Hildegard Von Bingen – Ground-Breaking Visionary

by Sumangali Morhall

Hildegard of Bingen, Germany, was born in 1098: not really a time for women to receive much respect, or indeed to have the freedom to do anything worthy of respect. Hildegard’s life was ground-breaking for many reasons, and it left behind a legacy of timeless artistic works.

Hildegard, the tenth child in her family, was sickly. She had frequent and accurate visions and premonitions from the age of three, but generally hid her strange ability from her family. It was customary in those days to to give the tenth child to the church as a ‘tithe’, so at the age of eight, the unusual girl was sent to an anchoress for religious education.

The anchoress, Jutta, was very beautiful and came from a wealthy family, but she decided to give her life to God. Rather than the relatively easy option of entering a convent, she chose the anchor life. She received her last rights, and was committed to a cell adjacent to a church, carried on a funeral bier, from then on considered dead to the outside world. The cell was the extent of her outer life, so her time was spent in contemplative worship. There would probably have been a small window through which she received food, but there was also door, through which only Hildegard was allowed to pass. Hildegard was somewhat frustrated by the inadequacy of her training, but it continued until she was 38, when Jutta died.

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Hildegard continued to lead her growing convent from that tiny room. She had talked about her visions only to Jutta, who in turn had told Volmar, Hildegard’s tutor (later her secretary). In 1141 she heard a message from God to write down what she saw and heard. This sparked a time of inner turmoil and doubt, as well as physical illness, but with encouragement from Volmar, she did start to write. Her visions were accompanied by what we now call migraines.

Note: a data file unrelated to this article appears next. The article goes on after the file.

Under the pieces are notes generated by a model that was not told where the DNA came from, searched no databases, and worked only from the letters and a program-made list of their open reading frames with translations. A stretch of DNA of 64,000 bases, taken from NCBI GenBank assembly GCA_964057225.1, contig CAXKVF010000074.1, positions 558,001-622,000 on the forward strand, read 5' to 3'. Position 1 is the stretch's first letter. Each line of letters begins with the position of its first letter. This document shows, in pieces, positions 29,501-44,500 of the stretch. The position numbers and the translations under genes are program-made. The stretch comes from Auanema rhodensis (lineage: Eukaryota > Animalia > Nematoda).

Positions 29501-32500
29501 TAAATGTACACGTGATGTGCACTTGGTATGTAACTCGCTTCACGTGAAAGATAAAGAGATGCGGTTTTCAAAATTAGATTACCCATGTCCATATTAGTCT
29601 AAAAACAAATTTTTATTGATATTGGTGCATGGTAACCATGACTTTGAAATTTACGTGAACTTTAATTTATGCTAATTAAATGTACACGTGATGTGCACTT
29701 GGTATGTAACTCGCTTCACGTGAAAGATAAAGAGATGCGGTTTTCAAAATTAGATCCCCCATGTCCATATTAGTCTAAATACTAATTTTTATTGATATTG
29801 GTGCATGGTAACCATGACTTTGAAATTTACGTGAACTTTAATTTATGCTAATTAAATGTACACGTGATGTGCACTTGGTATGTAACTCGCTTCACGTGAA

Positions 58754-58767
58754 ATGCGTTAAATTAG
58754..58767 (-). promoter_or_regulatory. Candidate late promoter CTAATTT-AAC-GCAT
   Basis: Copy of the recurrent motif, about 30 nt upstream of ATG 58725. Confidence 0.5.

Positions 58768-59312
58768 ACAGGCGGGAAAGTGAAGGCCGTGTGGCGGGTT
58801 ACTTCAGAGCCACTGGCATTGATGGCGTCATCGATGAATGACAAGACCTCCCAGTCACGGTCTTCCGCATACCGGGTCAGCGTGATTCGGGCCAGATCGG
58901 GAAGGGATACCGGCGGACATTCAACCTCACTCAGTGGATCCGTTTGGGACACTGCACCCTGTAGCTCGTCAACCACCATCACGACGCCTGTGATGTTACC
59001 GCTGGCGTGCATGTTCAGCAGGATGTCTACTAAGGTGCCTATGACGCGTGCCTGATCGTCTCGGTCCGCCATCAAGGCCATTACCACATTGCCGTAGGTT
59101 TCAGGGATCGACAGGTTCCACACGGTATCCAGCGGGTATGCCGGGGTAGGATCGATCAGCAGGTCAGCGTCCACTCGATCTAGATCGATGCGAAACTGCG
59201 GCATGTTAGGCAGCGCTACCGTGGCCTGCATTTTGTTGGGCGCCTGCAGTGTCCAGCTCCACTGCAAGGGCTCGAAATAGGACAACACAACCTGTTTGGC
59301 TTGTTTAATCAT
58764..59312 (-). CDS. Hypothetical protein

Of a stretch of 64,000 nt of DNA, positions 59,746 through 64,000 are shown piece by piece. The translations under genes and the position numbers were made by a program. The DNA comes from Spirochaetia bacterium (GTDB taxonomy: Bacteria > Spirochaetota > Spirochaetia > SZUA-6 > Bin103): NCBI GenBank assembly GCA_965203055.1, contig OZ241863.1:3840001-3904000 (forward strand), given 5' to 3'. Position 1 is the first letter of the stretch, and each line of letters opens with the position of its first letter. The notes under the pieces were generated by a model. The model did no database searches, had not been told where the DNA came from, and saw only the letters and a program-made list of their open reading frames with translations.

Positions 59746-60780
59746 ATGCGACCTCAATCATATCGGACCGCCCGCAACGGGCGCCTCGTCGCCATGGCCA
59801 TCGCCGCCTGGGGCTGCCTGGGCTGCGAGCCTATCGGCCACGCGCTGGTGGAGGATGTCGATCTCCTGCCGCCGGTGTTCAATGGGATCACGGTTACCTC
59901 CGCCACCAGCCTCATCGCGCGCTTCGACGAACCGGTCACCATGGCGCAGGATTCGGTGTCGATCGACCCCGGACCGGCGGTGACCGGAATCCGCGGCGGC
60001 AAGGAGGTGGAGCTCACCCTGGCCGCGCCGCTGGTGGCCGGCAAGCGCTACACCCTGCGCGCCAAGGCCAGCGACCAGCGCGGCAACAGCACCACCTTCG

The 12th Century saw many eccentrics preaching unconventional ideas in order to gain a large following. Hildegard abhorred this practice, and worked hard to have her writings officially accepted by the church. Pope Eugenius fully encouraged her to continue, and with his blessing she was able to complete her first work: ‘Scivias’ (‘Know The Ways of the Lord’), which took ten years to write.

Hildegard founded a second convent, and her creativity flourished. Most of her musical works were plainchant and antiphons, but she also wrote musical plays for the nuns. It was a completely new art form at the time, but over the centuries it developed into what we know as opera. Her music is mainly monophonic, and exquisitely angelic. Music was extremely important to her, and seemed to be the most accurate way she could record the subtle Heavenly atmospheres in her visions. Eighty of her compositions have survived, and she remains the earliest composer whose biography is known. Modern recordings by Sequentia have brought this pure and visionary art form back to life.

Hildegard was also a scientist, basing her many botanical, medical and geological dissertations on Greek cosmology and the relationships between the elements. She was a powerful, well-respected, and highly educated woman, which was extremely rare in her day. Many abbesses and abbots looked up to her for blessings and guidance. She communicated with Popes, statesmen and emperors who respected the wisdom of her opinions. Her life was an inspirational triumph: for music, spirituality and womanhood.

“Purity is the Heaven-born music,

And this Heaven-born music

Can be heard only by those

Who are spiritually strong.”

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